During the 2013 season, things have really taken off, with multicar fields in the V1 and V2 classes at nearly every event. The racing not only has been good for the drivers, but now spectators are beginning to come by to tell us it is some of the best grassroots racing they have ever seen. And who doesn’t feel a touch of nostalgia seeing vintage cars racing each other on any road race track, banging out gears and swapping the lead multiple times a lap while racing within run groups of cars 30 to 40 years newer? It is quite a contrast of eras watching one of our races. The lap times of OVR cars are on par with some of the other classes. It just takes some modifications to get the Vintage cars lap times in line with modern technology.
We also have V3 and V4 classes, which have higher power to weight ratios. This is primarily for smaller, lighter or lower horsepower race cars. We have had cars like a four-cylinder Datsun 200SX run well in this class, along with Triumphs and MGs coming to compete, as well as lower-horsepower vintage pony cars. The V3 and V4 class cars can still be modified to the owner’s liking by providing them with a format to compete against similar vintage cars while also being equal in lap times to the modern cars within their run group. This way no one gets run over on track by being out-classed.
One of the most exciting things to happen lately is the inquiries we’ve been getting from all over the country asking about Outlaw Vintage Racing. Unfortunately, I must tell them that at least for now it is a NASA Southeast regional series only. However, we have had a couple of other NASA regional directors begin asking questions about how we operate the OVR classes, so just as in the beginning, we are hopeful that this new class of vintage racing will take hold nationwide and become a national race series.
Until then, we in the Southeast Region will continue to enjoy one of the most unique forms of vintage auto racing anywhere in the country, and with some of the fastest and coolest cars you’ll find on any race track anywhere. But, the ultimate goal is to get a large group of OVR cars together to compete at the NASA Nationals.
We welcome anyone to come check us out. Whether you are a racer, car builder or just a fan of cool vintage cars, we’re open and up front about all our rules, so come see for yourself what Outlaw Vintage Racing is all about, where the cars truly are in a class of their own.
For more information, visit: www.outlaw-vintage-racing.com
Keith Campbell and his son Kyle recently joined the NASA Southeast and are campaigning a pair of vintage Ford Mustangs in Outlaw Vintage Racing.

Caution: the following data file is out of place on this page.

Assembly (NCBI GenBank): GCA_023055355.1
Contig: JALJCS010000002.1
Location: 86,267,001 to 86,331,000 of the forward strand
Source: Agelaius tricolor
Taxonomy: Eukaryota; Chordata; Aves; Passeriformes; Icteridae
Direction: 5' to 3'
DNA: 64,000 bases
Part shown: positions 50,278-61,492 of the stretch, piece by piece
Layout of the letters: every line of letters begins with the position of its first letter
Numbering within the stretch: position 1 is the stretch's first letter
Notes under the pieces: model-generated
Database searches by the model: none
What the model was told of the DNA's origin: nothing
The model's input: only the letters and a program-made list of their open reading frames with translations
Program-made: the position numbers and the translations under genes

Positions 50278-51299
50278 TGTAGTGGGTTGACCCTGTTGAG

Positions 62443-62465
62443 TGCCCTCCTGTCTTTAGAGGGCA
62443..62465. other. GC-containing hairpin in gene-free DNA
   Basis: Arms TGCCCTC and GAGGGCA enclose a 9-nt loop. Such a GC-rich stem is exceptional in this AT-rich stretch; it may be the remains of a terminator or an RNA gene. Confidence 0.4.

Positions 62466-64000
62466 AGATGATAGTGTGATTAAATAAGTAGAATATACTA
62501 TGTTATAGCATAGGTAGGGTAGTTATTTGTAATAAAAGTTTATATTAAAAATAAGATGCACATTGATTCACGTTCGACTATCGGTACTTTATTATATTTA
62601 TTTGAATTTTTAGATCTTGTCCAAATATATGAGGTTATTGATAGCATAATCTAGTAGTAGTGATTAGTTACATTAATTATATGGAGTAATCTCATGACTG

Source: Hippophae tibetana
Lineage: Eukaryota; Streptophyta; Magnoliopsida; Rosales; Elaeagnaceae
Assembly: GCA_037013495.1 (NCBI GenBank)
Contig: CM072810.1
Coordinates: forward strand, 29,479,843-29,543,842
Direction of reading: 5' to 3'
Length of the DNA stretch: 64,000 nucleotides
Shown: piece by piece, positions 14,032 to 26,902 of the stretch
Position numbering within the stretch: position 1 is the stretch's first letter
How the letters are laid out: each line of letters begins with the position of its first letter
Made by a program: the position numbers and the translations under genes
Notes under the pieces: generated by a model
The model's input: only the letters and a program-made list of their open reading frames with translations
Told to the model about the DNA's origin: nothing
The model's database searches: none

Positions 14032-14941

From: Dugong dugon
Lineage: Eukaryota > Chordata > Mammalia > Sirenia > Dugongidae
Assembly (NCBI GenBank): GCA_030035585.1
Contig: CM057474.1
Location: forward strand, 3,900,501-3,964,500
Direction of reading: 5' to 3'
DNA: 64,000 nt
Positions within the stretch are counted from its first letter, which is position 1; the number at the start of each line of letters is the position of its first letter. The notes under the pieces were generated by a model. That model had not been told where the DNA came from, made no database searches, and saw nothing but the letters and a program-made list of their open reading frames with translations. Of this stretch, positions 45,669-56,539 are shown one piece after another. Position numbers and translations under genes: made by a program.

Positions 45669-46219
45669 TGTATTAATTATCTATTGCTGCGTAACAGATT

Their affinity for Mustangs goes a way back. Father and son both got their driver licenses in the same 1965 Mustang, albeit 42 years apart, as did Kyle’s younger sister Kerri. That Mustang is still sitting in Keith’s basement and has a lot to do with his lifelong interest in all things fast.
Kyle has raced an Acura Integra in other organizations to a few wins and several podiums. He also road raced motorcycles on his dad’s team for several years. But after a bad fall at Daytona, Kyle decided to give up bikes for good.
Kyle is now looking forward to competing with the “old man” in one of their two Hourglass Racing Mustangs. After racing the Acura, he now says the rear-wheel-drive vintage car is much more fun on track than the modern Integra.
“You’re more involved than in the front-drive cars, and I never realized how much fun it would be to race a car that is 15 years older than I am,” he said.
Kyle’s steed is a silver 1966 Coupe. It sports a 331 stroker engine, a five-speed transmission, 17-inch wheels, 13-inch Baer brakes and a few aero mods.
Keith began racing in 1968 in stock cars at local dirt tracks around the North Georgia area. He also road raced motorcycles at tracks all over the country until age 60, when he realized, “I don’t bounce as well as I once did,” and the rehabs after the inevitable injuries were getting harder and longer.
Still looking to race, but without breaking bones, he went back to stock cars, this time on asphalt circle tracks. But then, like so many others, he was bitten by the vintage bug after attending “The Mitty” at Road Atlanta a couple of years ago.
Keith now races a white 1965 fastback built by a Ford dealer in California who did some road racing in Mexico with it. Keith has done some aero modifications on it as well, but not much else has been changed thus far. It runs a stroked 427 Windsor block Ford, a Jerico four-speed and Wilwood brakes inside 17-inch wheels.
This father and son duo, together with their pair of vintage Mustangs, are now enjoying tack time together running NASA Southeast events. Will sister Kerri be far behind?